Similar to the others, this too has some truth to it. Indeed it is a joy and a privilege to the Christian to participate with God in loving others. God does graciously give us this opportunity and it is helpful for us to see service to others as a gift. That said, it is disingenuous to say that it is a gift or a promise from Scripture. It is not. It is indeed a command. Commands are not bad things, but in current Western cultural milieu, “command” has a negative connotation and it seems that preachers and teachers are heavily influenced not to make anything in the Christian life appear to be negative or difficult.

Thus, they soften the law here by calling what is commanded and in fact demanded by God the Father of his children “gifts”. It is disingenuous because it makes sacrificing ourselves and suffering for the neighbor out to be something that is simply handed to us on the silver platter of the gospel. It is not. While we are given power to obey the self-sacrificial commands of our Father, following our big brother Jesus is not simply something that gets handed to us. It is something that is difficult and requires the utmost discipline.

• “Your good works are pre-destined”

Based on Eph. 2:10, we have at last a genuine misunderstanding of the text. This single verse is often used to encourage people not to trouble themselves with doing good because the fate of every true Christian is to do good works. According to these deconstructionist teachers, these works will simply fall in your lap, again similar to the “good works as gift” notion.

By now, hopefully we’re seeing a pattern here. These teachers use half-truths in order to portray the Christian life as something easy and not difficult. That is a form of good news to most people who formerly thought that if they became Christians, something might be required of them – even if that something had nothing to do with their eternal destiny. Put simply, it is attractive to people to hear that doing good is simply a fated thing; something for which or into which they’ll never have to try or put effort.

To be sure this is a popular “gospel” in our culture which was prophesied of 2000 years ago in, “…..the time is coming when people will not endure sound teaching, but having itching ears they will accumulate for themselves teachers to suit their own passions, and will turn away from listening to the truth and wander off into myths” (emp. mine)

Concluding Remarks

Fundamentally, deconstructing law and gospel is what has been commonly referred to as “confusing law and gospel”. Its primary problem is that it confuses Justification and Sanctification. Additionally, it makes the law sound like something we already want to do at best or, if that fails, makes the law sound impossible and not to be attempted. Furthermore, and most sadly, it locates elements of the law (i.e. “love”/ “fruits of the spirit”) in the category of gospel and not law.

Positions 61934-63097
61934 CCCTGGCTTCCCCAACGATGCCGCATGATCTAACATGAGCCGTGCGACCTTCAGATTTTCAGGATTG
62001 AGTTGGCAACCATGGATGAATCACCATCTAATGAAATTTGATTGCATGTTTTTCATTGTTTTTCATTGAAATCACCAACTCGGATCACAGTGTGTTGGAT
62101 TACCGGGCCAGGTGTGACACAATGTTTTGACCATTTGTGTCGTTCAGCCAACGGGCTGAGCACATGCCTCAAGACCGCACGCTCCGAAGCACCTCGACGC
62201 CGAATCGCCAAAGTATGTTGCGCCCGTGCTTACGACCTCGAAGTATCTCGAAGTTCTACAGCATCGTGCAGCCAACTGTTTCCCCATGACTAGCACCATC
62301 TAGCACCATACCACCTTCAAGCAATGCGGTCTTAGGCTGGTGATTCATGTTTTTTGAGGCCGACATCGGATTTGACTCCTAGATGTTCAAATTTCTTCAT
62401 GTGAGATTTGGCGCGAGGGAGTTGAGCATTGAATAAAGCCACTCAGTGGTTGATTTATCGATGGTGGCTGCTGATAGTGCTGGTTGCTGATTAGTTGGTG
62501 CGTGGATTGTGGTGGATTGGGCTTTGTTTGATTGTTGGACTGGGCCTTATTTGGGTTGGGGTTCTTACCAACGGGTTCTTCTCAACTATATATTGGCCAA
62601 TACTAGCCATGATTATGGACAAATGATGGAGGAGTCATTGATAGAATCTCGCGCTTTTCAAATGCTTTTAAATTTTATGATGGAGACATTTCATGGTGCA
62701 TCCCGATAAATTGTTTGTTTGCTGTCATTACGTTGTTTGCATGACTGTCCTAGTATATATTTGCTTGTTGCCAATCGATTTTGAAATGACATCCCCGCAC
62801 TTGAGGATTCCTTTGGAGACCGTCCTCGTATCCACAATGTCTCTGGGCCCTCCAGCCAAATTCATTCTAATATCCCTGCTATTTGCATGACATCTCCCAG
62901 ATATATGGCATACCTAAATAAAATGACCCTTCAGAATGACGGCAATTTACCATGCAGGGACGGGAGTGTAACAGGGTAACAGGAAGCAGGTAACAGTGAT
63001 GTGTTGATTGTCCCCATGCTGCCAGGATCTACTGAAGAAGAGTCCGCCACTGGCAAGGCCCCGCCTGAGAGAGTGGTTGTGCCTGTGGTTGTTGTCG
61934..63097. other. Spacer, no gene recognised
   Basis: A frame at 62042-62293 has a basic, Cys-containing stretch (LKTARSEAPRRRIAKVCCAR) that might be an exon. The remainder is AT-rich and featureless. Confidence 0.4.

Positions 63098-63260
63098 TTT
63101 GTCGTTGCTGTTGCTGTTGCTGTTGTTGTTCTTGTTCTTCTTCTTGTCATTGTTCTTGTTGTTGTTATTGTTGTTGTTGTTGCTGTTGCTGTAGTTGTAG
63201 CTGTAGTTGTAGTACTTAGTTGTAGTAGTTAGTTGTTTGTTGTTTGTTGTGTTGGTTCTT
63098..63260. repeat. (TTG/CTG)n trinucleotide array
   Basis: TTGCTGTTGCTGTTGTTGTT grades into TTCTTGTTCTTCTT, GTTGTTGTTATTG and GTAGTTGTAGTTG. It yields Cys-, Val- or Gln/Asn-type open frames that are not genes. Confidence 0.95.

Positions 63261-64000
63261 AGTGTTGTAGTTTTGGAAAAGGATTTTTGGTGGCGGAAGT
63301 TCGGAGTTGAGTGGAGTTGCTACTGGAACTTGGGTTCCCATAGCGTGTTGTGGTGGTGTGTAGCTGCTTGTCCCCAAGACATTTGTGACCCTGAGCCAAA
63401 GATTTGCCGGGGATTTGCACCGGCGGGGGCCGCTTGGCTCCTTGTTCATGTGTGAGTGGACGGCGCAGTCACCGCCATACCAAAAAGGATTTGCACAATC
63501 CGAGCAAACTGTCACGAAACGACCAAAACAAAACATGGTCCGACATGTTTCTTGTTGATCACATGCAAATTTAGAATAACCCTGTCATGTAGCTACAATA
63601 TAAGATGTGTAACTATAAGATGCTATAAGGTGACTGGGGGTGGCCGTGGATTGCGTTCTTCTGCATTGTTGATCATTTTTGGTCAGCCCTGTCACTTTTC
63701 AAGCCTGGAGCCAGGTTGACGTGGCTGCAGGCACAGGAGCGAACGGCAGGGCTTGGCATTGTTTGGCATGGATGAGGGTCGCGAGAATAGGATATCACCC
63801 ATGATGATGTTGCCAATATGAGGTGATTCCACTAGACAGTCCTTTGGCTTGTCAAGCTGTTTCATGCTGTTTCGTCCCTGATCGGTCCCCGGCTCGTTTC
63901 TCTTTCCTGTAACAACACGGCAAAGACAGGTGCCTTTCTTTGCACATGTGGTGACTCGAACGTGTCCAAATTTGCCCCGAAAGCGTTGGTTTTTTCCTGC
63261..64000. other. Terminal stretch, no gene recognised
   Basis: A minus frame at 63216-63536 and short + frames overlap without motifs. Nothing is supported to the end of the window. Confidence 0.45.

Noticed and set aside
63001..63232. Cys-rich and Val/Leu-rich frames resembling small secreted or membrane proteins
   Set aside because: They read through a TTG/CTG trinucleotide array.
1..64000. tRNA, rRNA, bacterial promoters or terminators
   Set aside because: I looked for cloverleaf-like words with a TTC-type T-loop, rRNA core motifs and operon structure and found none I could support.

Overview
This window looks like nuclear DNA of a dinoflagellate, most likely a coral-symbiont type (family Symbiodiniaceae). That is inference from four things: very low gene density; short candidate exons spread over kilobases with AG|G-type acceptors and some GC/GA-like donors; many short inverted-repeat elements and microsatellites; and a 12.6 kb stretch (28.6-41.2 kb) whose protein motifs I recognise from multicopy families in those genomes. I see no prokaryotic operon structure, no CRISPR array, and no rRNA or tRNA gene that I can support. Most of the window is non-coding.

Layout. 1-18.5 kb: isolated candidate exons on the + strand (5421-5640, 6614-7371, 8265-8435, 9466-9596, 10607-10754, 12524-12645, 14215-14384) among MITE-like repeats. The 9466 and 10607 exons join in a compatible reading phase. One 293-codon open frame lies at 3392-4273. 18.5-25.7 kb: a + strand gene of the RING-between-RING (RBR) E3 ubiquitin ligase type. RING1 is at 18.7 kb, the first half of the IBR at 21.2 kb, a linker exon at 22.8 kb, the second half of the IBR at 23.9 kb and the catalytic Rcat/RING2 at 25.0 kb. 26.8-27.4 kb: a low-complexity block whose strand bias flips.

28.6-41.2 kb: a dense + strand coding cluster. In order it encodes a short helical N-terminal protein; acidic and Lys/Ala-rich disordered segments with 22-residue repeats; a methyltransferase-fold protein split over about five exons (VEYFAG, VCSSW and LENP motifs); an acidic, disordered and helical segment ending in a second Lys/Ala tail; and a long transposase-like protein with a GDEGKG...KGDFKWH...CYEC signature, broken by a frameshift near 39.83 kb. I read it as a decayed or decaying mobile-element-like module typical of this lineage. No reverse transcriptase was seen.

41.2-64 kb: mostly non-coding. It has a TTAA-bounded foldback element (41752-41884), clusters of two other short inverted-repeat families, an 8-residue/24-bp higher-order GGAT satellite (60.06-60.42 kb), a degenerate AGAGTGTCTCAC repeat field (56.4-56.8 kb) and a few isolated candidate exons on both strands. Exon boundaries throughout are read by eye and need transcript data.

For all of this, I’ve devised a cliché: “The degree to which one loses the law, he loses the gospel.” The greatest danger in all of this is when law is deconstructed – that is, loses its meaning and full force in the manners described – the gospel also loses its meaning. That is textbook postmodern, deconstructionism. Unfortunately, this deconstruction of law and gospel, just like political postmodernism, results in a most horrifying teleology.

In the vacuum that this softening of the law brings is not merely a trend toward lawlessness, but a trend toward an insipid and dark form of pietism; a pietism where the new law calls what is good, evil and that which is evil, good. It is a pietism where if you dare say that growth in good works is Christian, you are immediately branded a Pharisee and a legalist. Taken to its logical extreme, it demands what is called sin in the Scriptures must be held up as virtuous. Most sadly, the gospel slowly disappears into nothing. Just as surely as secular and political postmodernism leads to a nihilism replaced by an elite consolidation of power (viz Marxism), religious postmodernism – it all its forms – whether intentional or accidental – leads to a nihilistic ethical vacuum that will be replaced by some form of man made law and the true gospel will be lost. For, when postmodern deconstructionism reaches its full flower, there is no forgiveness for those who will not adopt its “ethics” and twisted “morality”.

Instead of this empty and vain philosophy that so permeates our culture, may God grant us so to hear the Holy Scriptures; read, mark, learn, and inwardly digest them, that we may embrace and ever hold fast to the blessed hope of everlasting life, which has been given to us in our Savior Jesus Christ.



Posted by on December 12, 2017 in Uncategorized